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Walk the Line: Tips for being HIPAA Conscientious While Posting on Social Media Sites

By Sarah Sendlbeck, MusicWorx Intern #105

 

Many have heard of it, some have not.  HIPAA is an acronym that stands for Health Insurance Portability and Accountability Act.   If you have ever been actively involved in a hospital or facility, these letters have been screamed at you.  “I just have to make sure that, no matter what, all the information regarding my patients and clients remains confidential, right?”Right.

Music Therapists are beginning to expand their online presence through various social media sites (i.e. Facebook, Twitter, LinkedIn, blogging). However, it is important to be conscious of what your putting up on your sites.  It makes me cringe when I see colleagues posting pictures, updates, thoughts or stories that border the very thin line between okay and violation.

Here are a few tips to ensure that you’re not crossing that line:

  1. When in doubt, leave it out.
  2. Remove any identifying information- Just remember: NOLF (Name, Occupation, Location, Facility).
  3. If you wouldn’t want the public to know it about your mother, don’t share.
  4. All photographs, video, drawings, art, poetry MUST have a waiver signed by the patient allowing you to use/share.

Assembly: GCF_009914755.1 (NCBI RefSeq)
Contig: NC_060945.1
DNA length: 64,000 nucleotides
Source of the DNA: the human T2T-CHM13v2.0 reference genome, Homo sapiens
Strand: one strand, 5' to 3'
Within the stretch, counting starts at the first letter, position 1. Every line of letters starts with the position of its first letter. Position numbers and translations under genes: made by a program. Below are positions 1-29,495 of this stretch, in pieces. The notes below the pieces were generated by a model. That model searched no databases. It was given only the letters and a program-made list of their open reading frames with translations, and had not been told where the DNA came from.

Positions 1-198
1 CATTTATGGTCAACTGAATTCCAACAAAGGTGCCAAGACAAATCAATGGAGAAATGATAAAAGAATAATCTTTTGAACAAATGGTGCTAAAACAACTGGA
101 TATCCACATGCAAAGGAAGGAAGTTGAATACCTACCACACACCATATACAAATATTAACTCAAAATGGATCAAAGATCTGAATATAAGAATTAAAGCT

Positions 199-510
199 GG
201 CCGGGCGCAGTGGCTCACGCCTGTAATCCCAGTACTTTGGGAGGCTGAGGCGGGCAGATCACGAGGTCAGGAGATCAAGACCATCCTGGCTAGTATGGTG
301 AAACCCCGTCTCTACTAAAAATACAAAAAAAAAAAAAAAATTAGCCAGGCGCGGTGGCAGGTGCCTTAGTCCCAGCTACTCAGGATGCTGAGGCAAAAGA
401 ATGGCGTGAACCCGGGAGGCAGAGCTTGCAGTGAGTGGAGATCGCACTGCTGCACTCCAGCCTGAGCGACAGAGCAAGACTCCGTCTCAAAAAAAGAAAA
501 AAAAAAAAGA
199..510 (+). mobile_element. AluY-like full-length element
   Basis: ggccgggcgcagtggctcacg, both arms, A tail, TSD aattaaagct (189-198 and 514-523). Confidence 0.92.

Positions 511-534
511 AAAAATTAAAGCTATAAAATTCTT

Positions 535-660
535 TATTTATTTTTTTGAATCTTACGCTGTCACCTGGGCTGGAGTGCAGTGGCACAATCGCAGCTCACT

5. Every time you’re writing something, double-check. Ask yourself, “Am I violating my client’s privacy by saying this?”

Keep this in mind: Would you want information about your upcoming surgery, intimate moment with your therapist or struggles posted online for hundreds of people to see? I don’t think so.

In conclusion:

DO NOT assume that people cannot infer who a patient is.

DO NOT assume your patient “won’t mind if I talk about this.”

DO use your moments of learning for reflection and teaching moments.

DO trust in a mentor so that you may process any exciting or difficult sessions (sticking to HIPAA protocol of course!).

DO put disclaimers in blog posts and updates letting your audience know NOLFhas been changed to protect confidentiality.

DO get permission from patients and clients to share those “WOW” experiences.

Sarah Sendlbeck is the author of the music therapy blog, The Eclectic Guitar.

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